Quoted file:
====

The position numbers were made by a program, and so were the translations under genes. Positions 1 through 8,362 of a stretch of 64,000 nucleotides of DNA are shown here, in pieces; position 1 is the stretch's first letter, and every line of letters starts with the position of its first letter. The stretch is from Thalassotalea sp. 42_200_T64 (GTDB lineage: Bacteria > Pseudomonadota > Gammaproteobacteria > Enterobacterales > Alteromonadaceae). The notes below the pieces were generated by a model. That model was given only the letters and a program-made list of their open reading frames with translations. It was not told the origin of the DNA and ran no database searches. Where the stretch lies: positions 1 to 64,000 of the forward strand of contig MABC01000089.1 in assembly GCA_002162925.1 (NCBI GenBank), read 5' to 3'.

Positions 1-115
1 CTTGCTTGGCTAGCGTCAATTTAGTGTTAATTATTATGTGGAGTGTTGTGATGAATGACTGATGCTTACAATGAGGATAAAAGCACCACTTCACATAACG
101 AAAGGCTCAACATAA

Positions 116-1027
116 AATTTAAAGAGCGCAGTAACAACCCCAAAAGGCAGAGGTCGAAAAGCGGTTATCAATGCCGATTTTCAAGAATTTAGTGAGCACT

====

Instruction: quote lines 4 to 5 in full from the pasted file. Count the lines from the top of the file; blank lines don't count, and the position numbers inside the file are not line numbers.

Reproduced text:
101 AAAGGCTCAACATAA

Positions 116-1027